The MTA is working hard to keep New Yorkers on their toes as it gets ready to unveil its next budget. Straphangers have already gotten threatened with a nice fat fare hike so it was only fair that drivers get threatened with some hikes at the bridge toll booths. Now Staten Islanders, the hardest hit according to the rumors, are seeing red that they might have to pay even more to get onto their island by car—but don't worry, it will still be free to leave!

Among the many rumored proposals the MTA is set to mull for its next budget is a $15 toll to get onto Status Island via the Verrazano without an E-ZPass (right now it is $13 cash—but much cheaper for E-ZPassed Staten Islanders). Local piss-hating Congressman Michael Grimm is particularly pissed about the idea. "The straw that broke the camel's back already happened," he told a rally Saturday. "There is no back to break. We are broken as a community from these tolls and we're not going to lie down anymore. We'll do whatever we have to do to make sure the MTA does not ruin this community any further."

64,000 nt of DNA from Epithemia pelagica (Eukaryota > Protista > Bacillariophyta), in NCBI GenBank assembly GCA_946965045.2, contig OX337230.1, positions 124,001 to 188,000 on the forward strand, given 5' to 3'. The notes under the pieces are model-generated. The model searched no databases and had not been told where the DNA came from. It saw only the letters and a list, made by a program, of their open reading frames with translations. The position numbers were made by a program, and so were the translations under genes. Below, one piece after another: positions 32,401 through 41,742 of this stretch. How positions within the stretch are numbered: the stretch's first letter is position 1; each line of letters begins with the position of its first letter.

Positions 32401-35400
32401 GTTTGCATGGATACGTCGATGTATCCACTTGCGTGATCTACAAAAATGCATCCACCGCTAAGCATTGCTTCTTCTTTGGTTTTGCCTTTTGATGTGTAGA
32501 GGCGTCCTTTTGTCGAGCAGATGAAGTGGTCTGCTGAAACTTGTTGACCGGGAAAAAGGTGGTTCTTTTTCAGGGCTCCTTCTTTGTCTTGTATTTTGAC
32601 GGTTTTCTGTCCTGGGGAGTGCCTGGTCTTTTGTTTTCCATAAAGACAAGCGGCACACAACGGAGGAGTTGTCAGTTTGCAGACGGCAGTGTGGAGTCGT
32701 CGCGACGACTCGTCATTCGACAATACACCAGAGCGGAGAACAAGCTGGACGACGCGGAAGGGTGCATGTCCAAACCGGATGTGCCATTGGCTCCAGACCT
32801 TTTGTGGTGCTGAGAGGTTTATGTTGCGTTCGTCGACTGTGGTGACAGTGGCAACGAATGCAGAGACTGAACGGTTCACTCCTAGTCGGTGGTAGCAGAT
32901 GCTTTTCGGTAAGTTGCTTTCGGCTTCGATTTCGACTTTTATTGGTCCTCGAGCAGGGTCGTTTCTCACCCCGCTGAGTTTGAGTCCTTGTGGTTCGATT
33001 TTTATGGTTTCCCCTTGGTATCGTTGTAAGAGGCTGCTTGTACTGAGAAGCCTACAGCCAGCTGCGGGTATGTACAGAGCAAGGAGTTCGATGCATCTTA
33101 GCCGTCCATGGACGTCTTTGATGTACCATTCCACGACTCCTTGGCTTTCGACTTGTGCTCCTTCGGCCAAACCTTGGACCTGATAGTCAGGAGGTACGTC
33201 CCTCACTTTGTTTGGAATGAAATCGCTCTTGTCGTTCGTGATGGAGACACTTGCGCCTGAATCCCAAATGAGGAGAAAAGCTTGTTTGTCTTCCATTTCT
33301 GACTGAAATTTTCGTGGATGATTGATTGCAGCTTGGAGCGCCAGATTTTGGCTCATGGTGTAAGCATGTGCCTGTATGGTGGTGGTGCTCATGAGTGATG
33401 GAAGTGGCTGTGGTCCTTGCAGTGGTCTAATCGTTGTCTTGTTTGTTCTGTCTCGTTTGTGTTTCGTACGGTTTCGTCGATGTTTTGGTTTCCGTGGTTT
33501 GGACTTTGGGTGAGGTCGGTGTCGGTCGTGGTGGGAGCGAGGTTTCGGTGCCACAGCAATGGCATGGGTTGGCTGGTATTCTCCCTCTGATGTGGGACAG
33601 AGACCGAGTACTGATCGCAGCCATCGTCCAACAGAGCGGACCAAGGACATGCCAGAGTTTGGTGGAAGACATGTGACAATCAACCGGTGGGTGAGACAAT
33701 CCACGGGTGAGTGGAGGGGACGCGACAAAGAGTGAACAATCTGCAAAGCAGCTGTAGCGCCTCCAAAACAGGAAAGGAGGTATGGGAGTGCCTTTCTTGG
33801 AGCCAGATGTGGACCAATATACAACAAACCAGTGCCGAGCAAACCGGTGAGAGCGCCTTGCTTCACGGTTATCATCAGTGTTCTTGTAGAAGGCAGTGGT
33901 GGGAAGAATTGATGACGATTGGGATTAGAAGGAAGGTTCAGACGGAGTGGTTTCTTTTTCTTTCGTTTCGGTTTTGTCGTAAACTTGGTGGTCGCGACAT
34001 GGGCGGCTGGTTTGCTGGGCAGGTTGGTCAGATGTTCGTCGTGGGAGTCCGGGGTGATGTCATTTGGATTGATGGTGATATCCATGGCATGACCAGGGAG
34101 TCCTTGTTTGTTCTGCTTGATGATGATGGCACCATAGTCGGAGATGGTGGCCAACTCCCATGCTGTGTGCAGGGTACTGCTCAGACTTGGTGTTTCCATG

To that end Grimm is trying to create a federal law to cap toll hikes at 10 percent over five years. "If this is enacted by 2013, they will have to roll their toll back to $12.10 for five years for them to be eligible for that federal funding," Grimm told reporters yesterday. "In 2008, the Verrazano Bridge [toll] was $10. So in 2013, that bridge could not be raised more than $1—10 percent of the $10—to $11. In 2013, the next five-year period, they can raise it another 10 percent."

For what it is worth, however, the MTA has not actually officially released any documentation about its budget plans, so it might be a bit early to get too upset over that $15 toll. Plus, Staten Islanders don't have to pay the toll. There is a very nice free ferry that will take them back and forth from their Island and the MTA runs lots of buses on and off the island as well. And maybe if Staten Islanders (among many driving New Yorkers) hadn't been so actively against congestion pricing in Manhattan the MTA would have had a little more money these days to work with? Just saying.